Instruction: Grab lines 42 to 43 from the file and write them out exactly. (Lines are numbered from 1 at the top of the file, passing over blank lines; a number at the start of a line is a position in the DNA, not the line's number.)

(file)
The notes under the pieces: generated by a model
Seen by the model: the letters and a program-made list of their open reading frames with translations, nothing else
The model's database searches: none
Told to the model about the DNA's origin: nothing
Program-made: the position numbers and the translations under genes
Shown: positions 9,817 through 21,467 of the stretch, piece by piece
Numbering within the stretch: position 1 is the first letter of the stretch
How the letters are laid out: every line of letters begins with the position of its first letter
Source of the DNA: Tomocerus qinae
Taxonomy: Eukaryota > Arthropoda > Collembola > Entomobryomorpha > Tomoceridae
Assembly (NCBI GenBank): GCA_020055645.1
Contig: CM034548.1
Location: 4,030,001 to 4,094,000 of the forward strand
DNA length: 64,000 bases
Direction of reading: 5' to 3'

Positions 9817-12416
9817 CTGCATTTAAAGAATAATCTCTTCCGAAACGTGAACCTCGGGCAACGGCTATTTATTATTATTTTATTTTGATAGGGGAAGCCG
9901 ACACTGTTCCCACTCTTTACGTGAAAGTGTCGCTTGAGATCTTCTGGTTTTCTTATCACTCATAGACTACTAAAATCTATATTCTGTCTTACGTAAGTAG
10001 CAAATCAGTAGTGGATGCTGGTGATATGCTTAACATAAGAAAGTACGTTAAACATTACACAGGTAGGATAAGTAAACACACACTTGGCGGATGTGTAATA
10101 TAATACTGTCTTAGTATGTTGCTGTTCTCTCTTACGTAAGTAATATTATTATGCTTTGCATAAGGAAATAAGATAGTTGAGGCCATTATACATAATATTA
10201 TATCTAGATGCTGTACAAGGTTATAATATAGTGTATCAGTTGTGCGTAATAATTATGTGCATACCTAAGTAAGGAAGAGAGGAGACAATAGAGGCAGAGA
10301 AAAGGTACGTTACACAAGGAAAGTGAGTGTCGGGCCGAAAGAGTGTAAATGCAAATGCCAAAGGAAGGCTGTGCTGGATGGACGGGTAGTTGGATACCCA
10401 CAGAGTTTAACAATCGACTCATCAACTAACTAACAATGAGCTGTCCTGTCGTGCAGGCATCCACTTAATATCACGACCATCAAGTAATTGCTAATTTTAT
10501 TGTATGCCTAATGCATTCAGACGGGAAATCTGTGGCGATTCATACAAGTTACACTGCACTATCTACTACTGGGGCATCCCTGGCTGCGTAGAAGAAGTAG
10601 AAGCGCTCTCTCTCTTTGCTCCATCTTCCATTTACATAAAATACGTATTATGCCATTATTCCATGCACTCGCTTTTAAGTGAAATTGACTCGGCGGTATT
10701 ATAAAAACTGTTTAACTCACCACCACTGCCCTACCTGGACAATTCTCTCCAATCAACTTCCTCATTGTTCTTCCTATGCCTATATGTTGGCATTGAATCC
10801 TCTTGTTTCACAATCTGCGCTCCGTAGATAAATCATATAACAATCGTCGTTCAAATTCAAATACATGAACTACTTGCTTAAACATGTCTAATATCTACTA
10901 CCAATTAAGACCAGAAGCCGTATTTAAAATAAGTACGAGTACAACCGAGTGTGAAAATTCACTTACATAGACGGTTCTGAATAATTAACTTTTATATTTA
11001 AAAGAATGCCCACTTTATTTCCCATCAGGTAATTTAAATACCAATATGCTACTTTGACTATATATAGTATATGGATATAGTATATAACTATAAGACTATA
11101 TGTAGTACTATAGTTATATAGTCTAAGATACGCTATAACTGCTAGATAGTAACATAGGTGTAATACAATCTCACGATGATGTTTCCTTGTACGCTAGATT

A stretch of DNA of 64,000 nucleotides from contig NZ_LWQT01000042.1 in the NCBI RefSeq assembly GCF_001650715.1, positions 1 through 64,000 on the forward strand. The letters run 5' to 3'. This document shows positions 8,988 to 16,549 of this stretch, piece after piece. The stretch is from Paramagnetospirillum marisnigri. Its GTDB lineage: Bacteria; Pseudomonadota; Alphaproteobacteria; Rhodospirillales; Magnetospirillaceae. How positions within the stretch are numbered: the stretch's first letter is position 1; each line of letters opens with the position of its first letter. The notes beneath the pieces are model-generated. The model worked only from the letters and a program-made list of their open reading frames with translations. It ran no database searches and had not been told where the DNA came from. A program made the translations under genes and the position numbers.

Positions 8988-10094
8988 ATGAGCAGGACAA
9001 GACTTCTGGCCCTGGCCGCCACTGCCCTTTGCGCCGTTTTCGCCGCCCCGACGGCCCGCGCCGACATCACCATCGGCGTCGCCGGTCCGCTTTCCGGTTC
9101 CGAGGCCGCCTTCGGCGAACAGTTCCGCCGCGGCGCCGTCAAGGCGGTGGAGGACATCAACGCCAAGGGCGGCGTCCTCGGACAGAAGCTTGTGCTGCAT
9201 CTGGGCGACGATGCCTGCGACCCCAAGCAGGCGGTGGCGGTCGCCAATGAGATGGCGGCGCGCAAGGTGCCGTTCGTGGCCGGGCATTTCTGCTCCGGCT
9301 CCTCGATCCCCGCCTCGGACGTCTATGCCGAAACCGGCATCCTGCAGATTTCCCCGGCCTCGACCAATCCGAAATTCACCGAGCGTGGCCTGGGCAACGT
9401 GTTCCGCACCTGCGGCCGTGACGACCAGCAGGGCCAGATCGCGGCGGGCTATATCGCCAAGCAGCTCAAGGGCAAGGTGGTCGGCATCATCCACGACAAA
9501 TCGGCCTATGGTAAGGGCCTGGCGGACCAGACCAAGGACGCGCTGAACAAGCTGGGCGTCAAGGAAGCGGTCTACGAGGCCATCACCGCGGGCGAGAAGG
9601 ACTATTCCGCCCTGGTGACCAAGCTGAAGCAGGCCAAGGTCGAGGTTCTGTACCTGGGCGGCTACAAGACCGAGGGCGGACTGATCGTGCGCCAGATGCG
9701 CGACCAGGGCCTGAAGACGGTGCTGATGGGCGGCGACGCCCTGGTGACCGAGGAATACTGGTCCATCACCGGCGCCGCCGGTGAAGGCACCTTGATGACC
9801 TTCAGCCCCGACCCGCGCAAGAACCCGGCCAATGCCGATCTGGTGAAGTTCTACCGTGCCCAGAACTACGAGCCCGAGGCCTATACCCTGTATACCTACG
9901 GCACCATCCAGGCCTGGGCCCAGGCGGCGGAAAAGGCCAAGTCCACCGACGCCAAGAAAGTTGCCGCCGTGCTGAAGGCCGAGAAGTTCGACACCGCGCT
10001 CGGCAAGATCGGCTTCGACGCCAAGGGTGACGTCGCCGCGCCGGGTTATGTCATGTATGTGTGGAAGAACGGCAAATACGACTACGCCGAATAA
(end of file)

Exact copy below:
9801 TTCAGCCCCGACCCGCGCAAGAACCCGGCCAATGCCGATCTGGTGAAGTTCTACCGTGCCCAGAACTACGAGCCCGAGGCCTATACCCTGTATACCTACG
9901 GCACCATCCAGGCCTGGGCCCAGGCGGCGGAAAAGGCCAAGTCCACCGACGCCAAGAAAGTTGCCGCCGTGCTGAAGGCCGAGAAGTTCGACACCGCGCT